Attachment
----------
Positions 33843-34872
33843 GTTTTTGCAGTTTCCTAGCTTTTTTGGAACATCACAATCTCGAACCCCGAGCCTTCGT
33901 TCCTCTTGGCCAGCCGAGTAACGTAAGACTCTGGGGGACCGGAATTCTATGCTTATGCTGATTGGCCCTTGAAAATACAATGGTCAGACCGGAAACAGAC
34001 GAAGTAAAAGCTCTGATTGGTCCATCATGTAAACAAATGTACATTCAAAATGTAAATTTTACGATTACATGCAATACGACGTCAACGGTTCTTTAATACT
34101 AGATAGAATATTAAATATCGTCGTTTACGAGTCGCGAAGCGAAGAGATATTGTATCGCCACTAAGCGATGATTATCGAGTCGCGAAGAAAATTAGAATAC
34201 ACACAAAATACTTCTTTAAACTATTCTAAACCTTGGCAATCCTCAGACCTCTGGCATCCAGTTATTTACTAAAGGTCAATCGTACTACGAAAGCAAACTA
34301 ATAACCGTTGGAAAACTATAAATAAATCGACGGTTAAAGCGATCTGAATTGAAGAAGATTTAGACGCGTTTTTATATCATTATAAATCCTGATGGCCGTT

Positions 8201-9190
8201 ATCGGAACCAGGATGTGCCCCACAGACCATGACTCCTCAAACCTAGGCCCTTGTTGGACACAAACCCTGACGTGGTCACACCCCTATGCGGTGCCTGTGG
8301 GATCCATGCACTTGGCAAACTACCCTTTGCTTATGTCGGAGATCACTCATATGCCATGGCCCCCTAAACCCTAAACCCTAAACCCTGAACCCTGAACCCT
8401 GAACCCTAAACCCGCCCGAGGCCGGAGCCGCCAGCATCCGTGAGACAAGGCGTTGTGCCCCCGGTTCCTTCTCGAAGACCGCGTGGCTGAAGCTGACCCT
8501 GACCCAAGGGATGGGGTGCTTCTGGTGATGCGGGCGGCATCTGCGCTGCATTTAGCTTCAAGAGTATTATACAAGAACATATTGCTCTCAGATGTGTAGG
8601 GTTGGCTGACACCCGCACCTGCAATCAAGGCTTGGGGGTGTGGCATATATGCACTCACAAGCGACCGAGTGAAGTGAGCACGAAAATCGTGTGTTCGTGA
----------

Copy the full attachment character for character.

Positions 33843-34872
33843 GTTTTTGCAGTTTCCTAGCTTTTTTGGAACATCACAATCTCGAACCCCGAGCCTTCGT
33901 TCCTCTTGGCCAGCCGAGTAACGTAAGACTCTGGGGGACCGGAATTCTATGCTTATGCTGATTGGCCCTTGAAAATACAATGGTCAGACCGGAAACAGAC
34001 GAAGTAAAAGCTCTGATTGGTCCATCATGTAAACAAATGTACATTCAAAATGTAAATTTTACGATTACATGCAATACGACGTCAACGGTTCTTTAATACT
34101 AGATAGAATATTAAATATCGTCGTTTACGAGTCGCGAAGCGAAGAGATATTGTATCGCCACTAAGCGATGATTATCGAGTCGCGAAGAAAATTAGAATAC
34201 ACACAAAATACTTCTTTAAACTATTCTAAACCTTGGCAATCCTCAGACCTCTGGCATCCAGTTATTTACTAAAGGTCAATCGTACTACGAAAGCAAACTA
34301 ATAACCGTTGGAAAACTATAAATAAATCGACGGTTAAAGCGATCTGAATTGAAGAAGATTTAGACGCGTTTTTATATCATTATAAATCCTGATGGCCGTT

Positions 8201-9190
8201 ATCGGAACCAGGATGTGCCCCACAGACCATGACTCCTCAAACCTAGGCCCTTGTTGGACACAAACCCTGACGTGGTCACACCCCTATGCGGTGCCTGTGG
8301 GATCCATGCACTTGGCAAACTACCCTTTGCTTATGTCGGAGATCACTCATATGCCATGGCCCCCTAAACCCTAAACCCTAAACCCTGAACCCTGAACCCT
8401 GAACCCTAAACCCGCCCGAGGCCGGAGCCGCCAGCATCCGTGAGACAAGGCGTTGTGCCCCCGGTTCCTTCTCGAAGACCGCGTGGCTGAAGCTGACCCT
8501 GACCCAAGGGATGGGGTGCTTCTGGTGATGCGGGCGGCATCTGCGCTGCATTTAGCTTCAAGAGTATTATACAAGAACATATTGCTCTCAGATGTGTAGG
8601 GTTGGCTGACACCCGCACCTGCAATCAAGGCTTGGGGGTGTGGCATATATGCACTCACAAGCGACCGAGTGAAGTGAGCACGAAAATCGTGTGTTCGTGA